Bryan, C.J. & Hershfield, H.E. (2012). You owe it to yourself: Boosting retirement saving with a responsibility-based appeal. Journal of Experimental Psychology: General, 141(3), 429-432.
Kray, L.J., Hershfield, H.E., George, L., & Galinsky, A.D. (2013). Twists of fate: Moments in time and what might have been in the emergence of meaning. In Markman, K., Proulx, T., & Lindber, M. (eds). The Psychology of Meaning. Washington, D.C.: American Psychological Association.
Hershfield, H.E., Brown, C.B., & Kray, L.J. (2013). Any second could be the second: How thinking about what might have been affects the emergence of meaning and commitment across the life span. In Routledge, C. & Hicks, J. (eds). The Experience of Meaning in Life: Classical Perspectives, Emerging Themes, and Controversies.
Hershfield, H.E., Cohen, T., & Thompson, L. (2012). Short horizons and shady situations: When lack of continuity to our future selves leads to unethical behavior. Organizational Behavior and Human Decision Processes, 117, 298-310.
Hershfield, H.E. (2011). Future self-continuity: How conceptions of the future self transform intertemporal choice. Annals of the New York Academy of Sciences, 1235(2011), 30-43.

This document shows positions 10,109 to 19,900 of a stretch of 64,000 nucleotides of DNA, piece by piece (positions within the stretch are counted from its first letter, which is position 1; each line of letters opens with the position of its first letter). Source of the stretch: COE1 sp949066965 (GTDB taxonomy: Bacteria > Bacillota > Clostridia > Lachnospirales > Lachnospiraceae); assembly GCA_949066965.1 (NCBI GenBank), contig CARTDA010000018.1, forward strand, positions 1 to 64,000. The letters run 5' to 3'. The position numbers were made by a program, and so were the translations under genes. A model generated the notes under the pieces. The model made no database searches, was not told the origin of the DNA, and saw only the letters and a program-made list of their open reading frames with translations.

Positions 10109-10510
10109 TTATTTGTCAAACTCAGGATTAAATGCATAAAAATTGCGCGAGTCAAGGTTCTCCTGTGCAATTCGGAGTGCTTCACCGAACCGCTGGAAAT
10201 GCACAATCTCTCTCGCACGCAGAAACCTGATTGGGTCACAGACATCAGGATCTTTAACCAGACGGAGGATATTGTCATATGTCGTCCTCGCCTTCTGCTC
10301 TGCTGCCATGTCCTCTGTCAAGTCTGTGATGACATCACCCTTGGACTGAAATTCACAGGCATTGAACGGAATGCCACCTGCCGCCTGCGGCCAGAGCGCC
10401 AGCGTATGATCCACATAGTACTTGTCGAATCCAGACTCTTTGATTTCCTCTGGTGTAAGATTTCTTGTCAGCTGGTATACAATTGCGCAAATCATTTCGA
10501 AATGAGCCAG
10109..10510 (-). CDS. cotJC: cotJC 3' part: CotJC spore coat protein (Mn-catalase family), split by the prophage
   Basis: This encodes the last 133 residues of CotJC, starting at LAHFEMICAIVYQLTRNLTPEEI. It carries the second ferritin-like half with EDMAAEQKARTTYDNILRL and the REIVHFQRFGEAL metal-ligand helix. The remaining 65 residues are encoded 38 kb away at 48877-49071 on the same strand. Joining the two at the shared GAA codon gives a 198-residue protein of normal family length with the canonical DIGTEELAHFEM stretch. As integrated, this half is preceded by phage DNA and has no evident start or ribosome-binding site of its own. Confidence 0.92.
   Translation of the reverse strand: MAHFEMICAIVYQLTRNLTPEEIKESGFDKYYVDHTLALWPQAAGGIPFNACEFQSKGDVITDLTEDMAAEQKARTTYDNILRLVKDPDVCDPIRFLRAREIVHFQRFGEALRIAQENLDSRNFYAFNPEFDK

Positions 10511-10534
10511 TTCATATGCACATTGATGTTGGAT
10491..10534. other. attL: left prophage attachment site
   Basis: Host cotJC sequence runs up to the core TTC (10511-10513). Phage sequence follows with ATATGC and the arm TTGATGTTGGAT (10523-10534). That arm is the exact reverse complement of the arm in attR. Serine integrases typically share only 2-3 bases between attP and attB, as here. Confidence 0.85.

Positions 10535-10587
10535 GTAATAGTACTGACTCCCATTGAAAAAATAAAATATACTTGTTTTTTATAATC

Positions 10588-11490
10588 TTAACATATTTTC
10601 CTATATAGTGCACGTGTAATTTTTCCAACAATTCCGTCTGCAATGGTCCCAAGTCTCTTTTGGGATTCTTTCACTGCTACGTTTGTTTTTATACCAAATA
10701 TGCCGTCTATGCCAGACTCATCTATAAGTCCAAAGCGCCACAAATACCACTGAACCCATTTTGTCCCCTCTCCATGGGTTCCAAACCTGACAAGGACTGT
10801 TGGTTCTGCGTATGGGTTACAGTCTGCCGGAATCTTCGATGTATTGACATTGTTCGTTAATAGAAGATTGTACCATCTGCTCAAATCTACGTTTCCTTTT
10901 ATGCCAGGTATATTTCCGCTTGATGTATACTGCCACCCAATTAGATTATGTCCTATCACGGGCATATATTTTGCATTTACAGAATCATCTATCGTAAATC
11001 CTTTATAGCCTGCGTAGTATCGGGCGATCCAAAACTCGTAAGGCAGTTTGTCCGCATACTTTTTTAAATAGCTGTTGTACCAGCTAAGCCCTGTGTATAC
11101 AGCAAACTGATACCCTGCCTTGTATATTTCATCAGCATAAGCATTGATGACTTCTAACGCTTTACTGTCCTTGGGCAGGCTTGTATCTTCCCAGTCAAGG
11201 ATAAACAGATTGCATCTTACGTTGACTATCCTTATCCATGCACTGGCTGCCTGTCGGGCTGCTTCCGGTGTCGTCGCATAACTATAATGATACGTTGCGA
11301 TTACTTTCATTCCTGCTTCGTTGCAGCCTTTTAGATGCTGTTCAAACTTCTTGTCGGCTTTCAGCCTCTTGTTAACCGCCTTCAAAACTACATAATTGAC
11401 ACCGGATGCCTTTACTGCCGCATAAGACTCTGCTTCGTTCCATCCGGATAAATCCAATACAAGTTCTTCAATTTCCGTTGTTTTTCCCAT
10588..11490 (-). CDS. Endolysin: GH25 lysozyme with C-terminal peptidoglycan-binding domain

Hershfield, H.E., Goldstein, D.G., Sharpe, W.F., Fox, J., Yeykelis, L., Carstensen, L.L., & Bailenson, J. (2011). Increasing saving behavior through age progressed renderings of the future self. Journal of Marketing Research, 48, S23-S27.
- The New York Times, The Wall St. Journal, ABC World News, Psychology Today, Scientific American, U.S. News & World Report, NPR
Carstensen, L.L., Turan, B., Scheibe, S., Ram, N., Ersner-Hershfield, H, Samanez-Larkin, G.R., Brooks, K., & Nesselroade, J.R. (2011). Emotional experience improves with age: Evidence based on over 10 years of experience sampling. Psychology and Aging, 26(1), 21-33.
Ersner-Hershfield, H., Galinsky, A., Kray, L., & King, B. (2010). Country, company, connections: Counterfactual origins increase patriotism, organizational commitment, and social investment. Psychological Science, 21(10), 1479-1486.
Ersner-Hershfield, H., Carvel, D., & Isaacowitz, D. (2009). Feeling happy and sad, but only seeing the positive: Poignancy and the positivity effect in attention. Motivation and Emotion, 33(4), 333-342.
Ersner-Hershfield, H., Garton, M.T., Ballard, K., Samanez-Larkin, G.R., & Knutson, B. (2009). Don’t stop thinking about tomorrow: Individual differences in future self-continuity account for saving. Judgment and Decision Making, 4(4), 280-286.
Ersner-Hershfield, H., Wimmer, G.E., & Knutson, B. (2009). Saving for the future self: Neural measures of future self-continuity predict temporal discounting. Social Cognitive and Affective Neuroscience, 4(1), 85-92.
Ersner-Hershfield, H., Mikels, J., Sullivan, S., & Carstensen, L.L. (2008). Poignancy: Mixed emotional experience in the face of meaningful endings. Journal of Personality and Social Psychology, 94(1), 158-167.
*Authors contributed equally and share first authorship
For a complete list of publications see: